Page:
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Theme Parks & Themed Entertainment

Ruminations – A Cornucopia of Items

It’s a bonanza of miscellaneous topics as Roger returns with this week’s Ruminations.



Oh, where to start this week? How about, here! Michael Fry and T Lewis are always good for a laugh with “Over The Hedge”…

Is it just me or have Vanilla and Lemon Diet Coke headed off to join New Coke in the great retail beyond? They don’t seem to be obvious on the shelf out here in the Bay Area. All I can find is Lime Diet Coke. Anyone care to remember back when your diet choices from Coca Cola were limited to either Tab or Fresca?

Where did it all go?

While I haven’t had the chance to see it for myself yet, the buzz I’ve been hearing about the new Trader Vic’s in San Francisco isn’t complimentary. I did enjoy a good dinner (ummm, Hawaiian Pork Chop with Maui Onions) at the Emeryville location a few weeks ago. And the original hand-made Mai Tai was as good as ever.

Michel and I spent the night at the Ritz Carlton Hotel in San Francisco a few weeks ago. Wow! Let me say that again. Wow! From the moment we arrived until the moment we left, it was impressive. As their web pages proudly announce, this “is the only hotel in North America to capture Mobil Travel Guide’s Five Stars and AAA’s Five Diamonds for the hotel, as well as its renowned Dining Room.” Our room was on the northeast corner of the hotel on California Street with a view of the Bay and Chinatown. At one point, Michele asked what a particular noise was. Without missing a beat, I replied, “Cable Cars”. Not something most people hear every day.   

As difficult to leave as it was on a bright and sunny Sunday morning, we went off and enjoyed a nice drive around San Francisco in our new 2002 Mercury Sable. A visit to Seacliff and the ancestral home led down to China Beach for a spectacular view of the Golden Gate, bridge and all. Another place we need to visit for an epicurean adventure is the newly restored Cliff House. Past visits included a memorable wedding and reception as well as visits with good friends from out of town. Ocean Beach was full of folks out and about enjoying the sun, and a mild breeze while the Bay Area enjoyed a bit of seasonably unusual warm weather. This last week found me wishing for a bit of that as the rain returned to the winter pattern.

Cruiser inspects the new beast in the family.

Boy, things sure are busy at the Oakland Paramount! Along with the Movie Classics (which is doing an interesting mini-festival of how a picture gets remade over the decades), there is something for everyone. Bill Cosby, Journey, the Pat Metheny Group, Bob Dylan, Alicia Keyes and Elvis Costello? Talk about your culture clash…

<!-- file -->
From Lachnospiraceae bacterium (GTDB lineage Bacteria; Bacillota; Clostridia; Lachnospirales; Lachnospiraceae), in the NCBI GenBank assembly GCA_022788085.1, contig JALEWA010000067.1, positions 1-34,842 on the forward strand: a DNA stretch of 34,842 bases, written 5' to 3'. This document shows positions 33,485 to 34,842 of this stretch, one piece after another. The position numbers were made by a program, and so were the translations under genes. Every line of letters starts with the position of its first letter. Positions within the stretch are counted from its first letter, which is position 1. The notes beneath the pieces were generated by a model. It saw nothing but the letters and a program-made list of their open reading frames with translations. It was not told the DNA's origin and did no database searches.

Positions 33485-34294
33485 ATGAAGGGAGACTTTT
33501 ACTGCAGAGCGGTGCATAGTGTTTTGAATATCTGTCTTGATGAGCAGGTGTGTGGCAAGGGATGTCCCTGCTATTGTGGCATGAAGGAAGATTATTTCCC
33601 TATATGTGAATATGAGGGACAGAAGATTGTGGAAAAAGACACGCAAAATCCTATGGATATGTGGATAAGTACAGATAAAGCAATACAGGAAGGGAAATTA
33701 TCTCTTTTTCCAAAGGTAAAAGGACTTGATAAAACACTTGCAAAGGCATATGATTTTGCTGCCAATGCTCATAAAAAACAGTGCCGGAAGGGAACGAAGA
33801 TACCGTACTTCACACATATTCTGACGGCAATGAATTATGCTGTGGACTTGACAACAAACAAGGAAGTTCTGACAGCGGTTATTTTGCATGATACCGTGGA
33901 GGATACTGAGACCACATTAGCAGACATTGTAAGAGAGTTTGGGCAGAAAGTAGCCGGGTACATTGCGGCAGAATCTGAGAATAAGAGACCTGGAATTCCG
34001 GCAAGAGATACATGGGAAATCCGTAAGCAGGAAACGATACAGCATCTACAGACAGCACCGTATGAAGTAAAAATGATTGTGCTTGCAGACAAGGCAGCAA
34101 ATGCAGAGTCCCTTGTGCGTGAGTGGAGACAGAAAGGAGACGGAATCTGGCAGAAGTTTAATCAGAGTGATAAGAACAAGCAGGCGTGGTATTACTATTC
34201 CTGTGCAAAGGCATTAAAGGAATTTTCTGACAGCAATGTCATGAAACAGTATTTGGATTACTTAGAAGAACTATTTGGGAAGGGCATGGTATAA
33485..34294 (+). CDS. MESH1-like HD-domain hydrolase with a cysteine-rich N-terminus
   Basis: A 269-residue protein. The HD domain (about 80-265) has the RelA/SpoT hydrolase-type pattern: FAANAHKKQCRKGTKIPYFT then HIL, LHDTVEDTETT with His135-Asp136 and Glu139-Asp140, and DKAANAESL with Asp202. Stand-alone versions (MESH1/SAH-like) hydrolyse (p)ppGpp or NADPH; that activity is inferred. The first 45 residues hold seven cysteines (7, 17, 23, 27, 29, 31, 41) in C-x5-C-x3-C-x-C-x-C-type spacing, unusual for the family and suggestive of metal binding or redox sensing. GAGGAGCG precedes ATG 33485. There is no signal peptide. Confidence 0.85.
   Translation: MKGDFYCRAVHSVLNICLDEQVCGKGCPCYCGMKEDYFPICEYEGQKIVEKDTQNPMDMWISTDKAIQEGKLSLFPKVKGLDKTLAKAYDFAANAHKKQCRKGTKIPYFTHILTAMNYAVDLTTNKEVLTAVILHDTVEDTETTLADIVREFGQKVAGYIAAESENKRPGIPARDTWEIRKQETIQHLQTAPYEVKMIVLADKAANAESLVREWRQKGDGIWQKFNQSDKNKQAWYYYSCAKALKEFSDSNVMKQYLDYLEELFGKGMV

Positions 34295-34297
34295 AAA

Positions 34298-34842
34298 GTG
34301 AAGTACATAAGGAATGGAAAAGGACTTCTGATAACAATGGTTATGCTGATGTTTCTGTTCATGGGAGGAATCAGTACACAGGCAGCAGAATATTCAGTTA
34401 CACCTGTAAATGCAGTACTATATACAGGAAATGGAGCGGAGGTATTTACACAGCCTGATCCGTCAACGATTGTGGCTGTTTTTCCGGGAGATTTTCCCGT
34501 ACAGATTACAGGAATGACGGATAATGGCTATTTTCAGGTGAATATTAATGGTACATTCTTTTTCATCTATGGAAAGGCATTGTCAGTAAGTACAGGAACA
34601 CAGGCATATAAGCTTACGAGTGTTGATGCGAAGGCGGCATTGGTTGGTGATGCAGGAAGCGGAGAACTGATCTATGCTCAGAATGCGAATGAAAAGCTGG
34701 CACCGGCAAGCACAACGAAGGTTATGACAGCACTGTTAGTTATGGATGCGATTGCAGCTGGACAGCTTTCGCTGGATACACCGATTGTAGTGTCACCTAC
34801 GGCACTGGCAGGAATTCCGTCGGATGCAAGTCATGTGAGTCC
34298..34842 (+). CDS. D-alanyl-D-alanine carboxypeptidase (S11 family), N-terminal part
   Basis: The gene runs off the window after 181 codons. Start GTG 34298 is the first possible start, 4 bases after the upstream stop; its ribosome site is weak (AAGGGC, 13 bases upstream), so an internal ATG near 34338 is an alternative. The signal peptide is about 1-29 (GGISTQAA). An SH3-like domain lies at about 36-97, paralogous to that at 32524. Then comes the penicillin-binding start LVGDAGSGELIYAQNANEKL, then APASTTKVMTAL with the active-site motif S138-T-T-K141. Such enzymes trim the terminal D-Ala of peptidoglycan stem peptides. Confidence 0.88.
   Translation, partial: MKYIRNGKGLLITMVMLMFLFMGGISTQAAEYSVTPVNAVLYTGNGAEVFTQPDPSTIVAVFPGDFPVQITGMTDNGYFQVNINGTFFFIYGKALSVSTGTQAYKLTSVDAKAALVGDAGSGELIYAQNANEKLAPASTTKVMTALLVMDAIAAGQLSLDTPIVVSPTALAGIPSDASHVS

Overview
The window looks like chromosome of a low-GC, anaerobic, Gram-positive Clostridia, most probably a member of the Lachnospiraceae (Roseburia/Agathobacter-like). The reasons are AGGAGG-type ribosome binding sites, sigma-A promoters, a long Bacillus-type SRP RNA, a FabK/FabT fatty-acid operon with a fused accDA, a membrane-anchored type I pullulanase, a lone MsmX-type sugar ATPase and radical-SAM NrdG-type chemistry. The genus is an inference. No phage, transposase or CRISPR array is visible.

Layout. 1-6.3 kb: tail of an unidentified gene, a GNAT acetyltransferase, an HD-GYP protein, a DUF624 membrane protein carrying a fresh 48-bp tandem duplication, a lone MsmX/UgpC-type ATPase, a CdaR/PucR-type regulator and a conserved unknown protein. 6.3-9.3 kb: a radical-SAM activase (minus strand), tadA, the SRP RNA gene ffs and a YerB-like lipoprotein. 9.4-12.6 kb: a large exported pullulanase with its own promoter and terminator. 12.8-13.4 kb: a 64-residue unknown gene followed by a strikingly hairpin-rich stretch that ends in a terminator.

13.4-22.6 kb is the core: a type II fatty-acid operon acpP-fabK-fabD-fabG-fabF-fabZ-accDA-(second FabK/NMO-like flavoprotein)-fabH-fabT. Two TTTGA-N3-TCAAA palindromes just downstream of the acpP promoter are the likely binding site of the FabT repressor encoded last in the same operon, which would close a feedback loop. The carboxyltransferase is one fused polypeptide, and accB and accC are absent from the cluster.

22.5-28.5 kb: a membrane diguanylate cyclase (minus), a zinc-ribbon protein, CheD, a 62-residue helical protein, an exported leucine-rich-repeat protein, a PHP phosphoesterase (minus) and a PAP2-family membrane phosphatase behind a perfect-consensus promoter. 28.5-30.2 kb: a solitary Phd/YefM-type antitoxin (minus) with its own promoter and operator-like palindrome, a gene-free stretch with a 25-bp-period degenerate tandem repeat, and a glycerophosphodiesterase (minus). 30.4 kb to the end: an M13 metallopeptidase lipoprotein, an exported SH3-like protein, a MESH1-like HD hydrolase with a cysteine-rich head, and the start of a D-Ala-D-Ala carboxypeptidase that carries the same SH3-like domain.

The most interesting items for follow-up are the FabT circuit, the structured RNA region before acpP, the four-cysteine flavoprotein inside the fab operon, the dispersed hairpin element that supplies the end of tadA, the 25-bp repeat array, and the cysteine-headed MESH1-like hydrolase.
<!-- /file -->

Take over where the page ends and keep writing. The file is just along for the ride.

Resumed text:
Well, some fans of Star Trek: Enterprise won’t give up on the show, even if UPN, Viacom and Paramount have. Check out this ad they ran on February 15th in the Los Angeles Times. As much as they hope it will continue on elsewhere, Scott Bakula pretty well described the final resolution for the show in a chat on on Friday, February 11 th.

Well, I’m disappointed, and everyone involved with the show is disappointed. Obviously we’re all very emotionally attached to the show and we’re all having a great time making the show. So you would like that kind of a situation to continue.

Unfortunately we don’t fit into UPN’s business plan and really haven’t for the last two and a half years. So that’s a situation that’s out of our control and ultimately has no reflection on our show or the quality of our show. Or the commitment of all of our fans.

It’s hard not to take it personally, but in the end we got one more season than UPN wanted to give us, thanks to Garry Hart [President, Paramount Television Production], so we feel lucky about that.”

Just ask David Letterman how flexible his buddy Les Moonves is. And it’s worth noting this isn’t the first time Les has done in a Scott Bakula show. Anyone remember a show called “Mr. & Mrs. Smith”? That was a mid-season casualty on CBS in 1996.

Nice to see Central Park getting the “Christo” touch for a few weeks. Something about orange… We got ours out here in both northern and southern California. I missed the running fence, but did see the umbrellas on the Grapevine before their unfortunate end. Thanks to Jerry Beck and his Cartoon Brew crew for reminding me of the Charles Schulz Peanuts strip with Snoopy from 1978. A good one to bookmark, the Brew. And the Charles M. Schulz Museum in Santa Rosa remains one of those places I really need to visit. Maybe some place to take the new beast, or the “Silver Payment” for a road trip one afternoon.

Oh, those wacky Grammys! The SF Chronicle got it right when they said “Bad fashion, bad music, tributes to dead people. Ray Charles was lucky to miss it”. Nice to see these categories, however:

Musical Show Album: “Wicked.”

Compilation Soundtrack Album for a Motion Picture, Television or Other Visual Media: ” Garden State,” Various Artists.

Score Soundtrack Album for a Motion Picture, Television or Other Visual Media: “The Lord of the Rings: The Return of the King,” Howard Shore, composer.

Song Written for a Motion Picture, Television or Other Visual Media: “Into the West,” Annie Lennox, Howard Shore and Fran Walsh, songwriters, track from “The Lord of the Rings: The Return of the King.”

On the subject of music, how about another find from the Cartoon Brew pages? “Janet Klein and her Parlor Boys” offer selections from the 1910’s, 20’s and 30’s along with some wonderful art in the style and spirit of the same period. Check out a few MP3 previews on the mail order page!

As if I don’t have enough reasons to make a trip back to Oahu, there’s a new book on the Oahu Railway and Land Company. “Next Stop Honolulu” fills in more of the gaps with all kinds wonderful information. It’s kind of a continuing chapter in the transportation history of the island after the authors previous work “Streetcar Days in Honolulu” – now available for only $10! Also on the horizon is the second volume of Hawaiian Railway Album with more views of the Oahu Railway. I’m gonna need more than a couple of days to explore using all of this reference material on my next visit to Honolulu…